The serotonergic hypothesis for depression in Parkinson's disease (PD) states that the reduced cerebral serotonergic activity that occurs in PD constitutes a biological risk factor for depression. The aim of our study was to assess the serotonergic hypothesis of depression in PD patients using an experimental approach. In a double-blind, randomized order, placebo-controlled crossover design, the response on the Profile of Mood States (POMS) questionnaire to acute tryptophan depletion (ATD) was studied in 15 PD nondepressed patients and 15 control subjects, without a prior personal or family history of depression. PD patients had lower (worse) baseline scores on the sadness, fatigue and vigor subscales of the POMS, in both ATD and the placebo condition, but not on the tension and anger subscales. There was however neither a significe between group effect, nor significe within-group effect due to ATD. We could find no evidence of a specific serotonergic vulnerability of PD patients for depression. Therefore, our results do not support the serotonergic hypothesis for depression in PD.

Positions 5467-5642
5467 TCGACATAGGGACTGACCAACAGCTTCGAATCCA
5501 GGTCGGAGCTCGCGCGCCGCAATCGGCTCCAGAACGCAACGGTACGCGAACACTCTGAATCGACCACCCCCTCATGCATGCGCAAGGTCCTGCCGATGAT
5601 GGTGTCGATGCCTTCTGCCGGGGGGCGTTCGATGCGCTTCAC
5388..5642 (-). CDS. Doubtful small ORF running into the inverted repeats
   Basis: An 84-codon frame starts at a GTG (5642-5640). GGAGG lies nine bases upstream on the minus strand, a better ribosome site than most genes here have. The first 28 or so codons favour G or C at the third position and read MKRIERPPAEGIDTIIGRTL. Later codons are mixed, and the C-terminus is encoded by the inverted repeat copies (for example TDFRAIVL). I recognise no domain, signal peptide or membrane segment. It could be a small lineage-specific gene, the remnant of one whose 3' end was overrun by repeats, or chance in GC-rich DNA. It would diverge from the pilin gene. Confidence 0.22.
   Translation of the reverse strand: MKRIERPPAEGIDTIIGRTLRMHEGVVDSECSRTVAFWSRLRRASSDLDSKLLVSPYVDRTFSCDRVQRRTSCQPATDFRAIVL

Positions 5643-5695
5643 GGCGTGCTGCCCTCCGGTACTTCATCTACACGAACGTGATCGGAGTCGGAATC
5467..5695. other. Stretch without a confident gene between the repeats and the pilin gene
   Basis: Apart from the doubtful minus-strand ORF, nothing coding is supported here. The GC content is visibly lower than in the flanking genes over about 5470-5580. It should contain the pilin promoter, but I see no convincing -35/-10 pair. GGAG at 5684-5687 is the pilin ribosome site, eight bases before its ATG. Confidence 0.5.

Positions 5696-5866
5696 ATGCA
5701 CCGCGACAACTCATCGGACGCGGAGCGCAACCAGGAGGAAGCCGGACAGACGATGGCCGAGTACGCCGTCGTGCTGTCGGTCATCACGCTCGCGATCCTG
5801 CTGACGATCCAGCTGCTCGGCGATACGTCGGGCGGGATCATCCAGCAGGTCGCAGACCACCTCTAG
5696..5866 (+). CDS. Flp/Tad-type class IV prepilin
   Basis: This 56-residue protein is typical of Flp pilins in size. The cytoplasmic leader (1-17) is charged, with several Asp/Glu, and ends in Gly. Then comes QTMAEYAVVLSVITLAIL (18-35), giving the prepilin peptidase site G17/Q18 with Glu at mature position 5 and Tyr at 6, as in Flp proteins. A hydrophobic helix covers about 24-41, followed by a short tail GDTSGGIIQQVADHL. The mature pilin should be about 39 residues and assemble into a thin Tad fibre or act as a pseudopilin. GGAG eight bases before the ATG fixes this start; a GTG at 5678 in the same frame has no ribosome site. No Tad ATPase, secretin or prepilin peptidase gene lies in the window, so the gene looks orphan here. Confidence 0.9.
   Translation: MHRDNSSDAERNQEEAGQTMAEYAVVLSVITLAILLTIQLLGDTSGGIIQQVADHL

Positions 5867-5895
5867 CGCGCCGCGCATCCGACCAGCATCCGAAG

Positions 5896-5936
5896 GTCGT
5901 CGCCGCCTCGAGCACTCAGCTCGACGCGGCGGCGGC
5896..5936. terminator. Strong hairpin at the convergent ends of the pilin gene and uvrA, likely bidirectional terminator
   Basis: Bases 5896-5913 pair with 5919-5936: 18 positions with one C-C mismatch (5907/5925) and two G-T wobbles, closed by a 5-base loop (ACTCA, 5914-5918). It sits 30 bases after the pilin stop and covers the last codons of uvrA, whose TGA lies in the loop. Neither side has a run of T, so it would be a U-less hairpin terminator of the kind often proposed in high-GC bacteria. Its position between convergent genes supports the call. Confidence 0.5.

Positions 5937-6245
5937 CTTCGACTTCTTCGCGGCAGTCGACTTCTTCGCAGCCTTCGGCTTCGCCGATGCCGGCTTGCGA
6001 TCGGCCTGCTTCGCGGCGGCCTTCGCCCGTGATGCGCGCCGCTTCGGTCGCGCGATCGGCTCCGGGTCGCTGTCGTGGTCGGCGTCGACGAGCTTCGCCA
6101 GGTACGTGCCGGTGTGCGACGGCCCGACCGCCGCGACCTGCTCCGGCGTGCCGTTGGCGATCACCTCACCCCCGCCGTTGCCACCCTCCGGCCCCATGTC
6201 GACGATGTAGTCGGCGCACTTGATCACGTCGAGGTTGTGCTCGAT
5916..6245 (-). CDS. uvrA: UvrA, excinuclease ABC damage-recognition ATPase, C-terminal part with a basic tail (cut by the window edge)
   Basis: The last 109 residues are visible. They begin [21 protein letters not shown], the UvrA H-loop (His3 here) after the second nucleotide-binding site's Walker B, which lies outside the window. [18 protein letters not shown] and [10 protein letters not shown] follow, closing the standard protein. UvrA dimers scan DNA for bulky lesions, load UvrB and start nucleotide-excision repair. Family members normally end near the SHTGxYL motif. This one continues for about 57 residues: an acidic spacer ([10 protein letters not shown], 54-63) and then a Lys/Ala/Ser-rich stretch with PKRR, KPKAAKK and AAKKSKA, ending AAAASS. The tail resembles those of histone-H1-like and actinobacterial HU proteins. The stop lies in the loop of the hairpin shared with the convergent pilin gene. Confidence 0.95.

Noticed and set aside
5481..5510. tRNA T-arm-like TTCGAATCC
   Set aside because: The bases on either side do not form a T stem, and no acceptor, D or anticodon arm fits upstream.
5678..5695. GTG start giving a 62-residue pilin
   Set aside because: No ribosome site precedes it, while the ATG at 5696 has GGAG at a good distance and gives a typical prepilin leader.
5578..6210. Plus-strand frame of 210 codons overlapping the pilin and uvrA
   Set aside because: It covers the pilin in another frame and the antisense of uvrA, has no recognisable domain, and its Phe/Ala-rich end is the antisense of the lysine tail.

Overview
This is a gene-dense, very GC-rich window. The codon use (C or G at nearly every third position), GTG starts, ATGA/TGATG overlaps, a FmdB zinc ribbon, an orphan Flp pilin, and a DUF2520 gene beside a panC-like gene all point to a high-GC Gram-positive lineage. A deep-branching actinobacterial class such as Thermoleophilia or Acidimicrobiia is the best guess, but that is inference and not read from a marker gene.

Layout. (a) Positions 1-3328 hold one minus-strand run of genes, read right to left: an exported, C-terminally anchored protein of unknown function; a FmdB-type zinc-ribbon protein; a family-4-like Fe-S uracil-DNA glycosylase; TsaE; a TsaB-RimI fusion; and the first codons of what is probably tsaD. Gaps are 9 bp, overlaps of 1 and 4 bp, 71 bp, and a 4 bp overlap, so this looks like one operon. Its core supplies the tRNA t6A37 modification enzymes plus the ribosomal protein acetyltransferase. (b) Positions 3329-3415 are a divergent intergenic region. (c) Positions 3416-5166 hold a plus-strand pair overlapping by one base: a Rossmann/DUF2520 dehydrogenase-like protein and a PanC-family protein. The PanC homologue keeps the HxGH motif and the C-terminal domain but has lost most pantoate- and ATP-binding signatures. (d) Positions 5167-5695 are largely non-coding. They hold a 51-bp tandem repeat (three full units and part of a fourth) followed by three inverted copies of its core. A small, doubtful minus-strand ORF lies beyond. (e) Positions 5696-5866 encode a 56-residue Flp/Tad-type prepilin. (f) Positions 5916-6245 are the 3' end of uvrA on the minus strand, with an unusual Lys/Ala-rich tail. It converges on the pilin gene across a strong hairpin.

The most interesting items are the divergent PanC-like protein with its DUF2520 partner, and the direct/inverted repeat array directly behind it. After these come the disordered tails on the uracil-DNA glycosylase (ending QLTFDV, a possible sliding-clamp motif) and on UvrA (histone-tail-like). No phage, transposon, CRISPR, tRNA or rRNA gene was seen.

Leentjens, A. F. G., Scholtissen, B., Vreeling, F. W., & Verhey, F. R. J. (2006). The Serotonergic Hypothesis for Depression in Parkinson's Disease: an Experimental Approach. Neuropsychopharmacology, 31(5), 1009-1015. https://doi.org/10.1038/sj.npp.1300914